In a perverse insight into how the world works, a study conducted by the British Columbia Automotive Association has concluded that the only hybrid that pays back its owners with any kind of economic benefit is the Mercedes-Benz S400 Hybrid.
According to the BCAA, the study takes into account how much one pays for the hybrid over a conventional gas model. With the S-Class Hybrid costing $5,000 less than the S450, the next model up, the BCAA figures that you’d be able to spend the difference on gas and other consumables, even if the car only uses a mild hybrid system.
Hit the jump to read the official press release
[Source: BCAA via Green Car Reports]
2010 Annual Hybrid Cost Analysis July 21, 2010 Twelve years after Honda introduced the first gas-electric hybrid vehicle into the mass North American market, car buyers have yet to see the kinds of price reductions that were predicted to occur as hybrids gained popularity and market share. Even with technological advancements, and increased sales and model selection, consumers continue to pay a premium to purchase a hybrid. And, with the introduction of the HST and the corresponding elimination of the provincial sales tax rebate on hybrid vehicles, most hybrid models continue to cost more to own and operate than their conventional gas-powered counterparts.
According to British Columbia Automobile Association’s (BCAA) annual Hybrid Cost and Savings analysis conducted in July, several models come close to their conventional cousins when costs are compared over five years, but only one – the $105,000 Mercedes S400 Hybrid sedan-is less expensive to own and operate compared to its conventional equivalent.
BCAA’s study placed 16 hybrid models available in B.C. and their conventional equivalents side-by-side and compared the purchase, financing and fuel costs over a five year period. The analysis assumes a constant gas price of $1.17 per litre and a driving distance of 20,000 kms a year. The main differences between the 2010 and 2009 cost studies are the elimination of the provincial sales tax rebate and the provincial luxury vehicle tax, and the price of gas, which last year was $1.04 per litre. New models this year are the Lexus HS 250h and Mercedes-Benz S400. BCAA’s Hybrid Cost Analysis revealed the following:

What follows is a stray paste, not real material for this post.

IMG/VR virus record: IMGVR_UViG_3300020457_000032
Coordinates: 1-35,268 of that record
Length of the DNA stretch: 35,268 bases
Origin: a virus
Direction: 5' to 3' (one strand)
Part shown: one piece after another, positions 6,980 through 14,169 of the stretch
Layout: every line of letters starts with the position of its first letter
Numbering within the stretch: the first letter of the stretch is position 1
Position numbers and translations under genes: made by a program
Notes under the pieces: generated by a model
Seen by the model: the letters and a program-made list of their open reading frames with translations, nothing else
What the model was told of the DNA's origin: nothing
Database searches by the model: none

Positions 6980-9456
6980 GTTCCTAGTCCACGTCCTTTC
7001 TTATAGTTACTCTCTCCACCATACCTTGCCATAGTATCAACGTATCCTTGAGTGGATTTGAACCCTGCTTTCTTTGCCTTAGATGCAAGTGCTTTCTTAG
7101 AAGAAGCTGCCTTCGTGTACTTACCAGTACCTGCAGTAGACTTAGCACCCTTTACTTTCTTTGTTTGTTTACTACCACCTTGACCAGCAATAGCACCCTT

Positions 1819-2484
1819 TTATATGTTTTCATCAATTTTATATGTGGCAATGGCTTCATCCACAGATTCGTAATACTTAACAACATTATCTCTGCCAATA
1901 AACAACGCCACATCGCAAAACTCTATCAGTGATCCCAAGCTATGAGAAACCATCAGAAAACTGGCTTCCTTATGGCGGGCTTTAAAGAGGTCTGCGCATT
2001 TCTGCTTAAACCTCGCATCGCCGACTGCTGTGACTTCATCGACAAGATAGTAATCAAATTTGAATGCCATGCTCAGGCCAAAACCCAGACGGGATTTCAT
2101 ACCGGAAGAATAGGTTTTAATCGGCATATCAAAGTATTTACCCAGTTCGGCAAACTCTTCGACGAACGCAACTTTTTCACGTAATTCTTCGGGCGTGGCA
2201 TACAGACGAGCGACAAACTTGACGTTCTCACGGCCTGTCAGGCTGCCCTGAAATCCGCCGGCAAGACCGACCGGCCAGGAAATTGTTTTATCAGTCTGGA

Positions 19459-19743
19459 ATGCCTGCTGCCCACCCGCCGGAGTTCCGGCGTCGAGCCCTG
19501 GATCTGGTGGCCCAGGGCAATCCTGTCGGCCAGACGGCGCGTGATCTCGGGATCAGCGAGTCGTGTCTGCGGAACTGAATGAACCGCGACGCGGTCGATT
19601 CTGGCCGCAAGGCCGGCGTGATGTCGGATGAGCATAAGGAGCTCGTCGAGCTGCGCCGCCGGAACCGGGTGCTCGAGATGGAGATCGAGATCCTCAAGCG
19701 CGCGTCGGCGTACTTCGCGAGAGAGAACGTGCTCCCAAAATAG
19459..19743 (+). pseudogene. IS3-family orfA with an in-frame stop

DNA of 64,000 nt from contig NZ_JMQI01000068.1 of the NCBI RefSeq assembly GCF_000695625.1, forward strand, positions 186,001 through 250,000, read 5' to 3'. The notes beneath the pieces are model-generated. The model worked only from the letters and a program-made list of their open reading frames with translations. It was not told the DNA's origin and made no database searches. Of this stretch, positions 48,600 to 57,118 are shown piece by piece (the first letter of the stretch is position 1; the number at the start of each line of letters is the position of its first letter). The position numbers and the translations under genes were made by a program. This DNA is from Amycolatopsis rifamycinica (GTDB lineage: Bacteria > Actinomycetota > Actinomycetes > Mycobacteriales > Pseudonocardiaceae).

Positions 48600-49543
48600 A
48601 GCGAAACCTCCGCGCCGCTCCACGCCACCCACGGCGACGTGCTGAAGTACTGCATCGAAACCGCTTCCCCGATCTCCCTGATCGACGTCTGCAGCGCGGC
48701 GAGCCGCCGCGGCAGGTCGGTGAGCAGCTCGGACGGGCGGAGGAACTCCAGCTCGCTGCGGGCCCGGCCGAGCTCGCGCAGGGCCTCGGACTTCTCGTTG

* The $105,000 Mercedes S400 Hybrid sedan is the only model less expensive to own and operate compared to its corresponding conventional model. The S400 is approximately $5,000 less to own and operate than the closest conventional model, the Mercedes S450. * The hybrids that come closest in cost to their conventional counterparts in purchase and operating costs are all the Toyota models (Prius, Camry and Highlander Hybrid), all the Honda models (Insight and Civic Hybrid) and the Lexus HS250h. * Over a five year period, the hybrids that are the least costly to own and operate are the Honda Insight ($38,326), Toyota Prius ($40,324), and Honda Civic Hybrid ($42,664). * Hybrids with the greatest greenhouse gas (GHG) emission advantage over their gas-powered equivalents are: Toyota Prius (55% fewer GHG emissions) Ford Fusion Hybrid (38% fewer GHG emissions) Honda Civic Hybrid (37% fewer GHG emissions) * The hybrids with the lowest overall GHG emissions (kg of carbon per year) are: Toyota Prius (1748 kg/yr) Honda Civic Hybrid (2070 kg/yr) Honda Insight (2162 kg/yr) Ford Fusion Hybrid (2352 kg/yr)
“With the elimination first of the federal tax incentive and now the provincial tax rebate, it appears it’s still going to be a while before hybrids offer a cost advantage over standard vehicles,” says Trace Acres, BCAA’s director of corporate communications and government relations. “What we are seeing however, is manufacturers starting to offer price breaks for things like cash sales, so an environmentally conscious consumer may still be able to make a hybrid purchase work financially by shopping around.”
When considering a switch to a more environmentally-friendly vehicle, Acres encourages drivers to examine emission ratings as well as sticker prices to ensure the hybrid they choose will provide them with the environment savings they expect.
“BCAA’s research shows that cost is not typically the main motivator for someone looking to purchase a hybrid,” explains Acres. “We believe that many consumers are willing to pay a bit more to go ‘hybrid’ if it will reduce their carbon footprint.”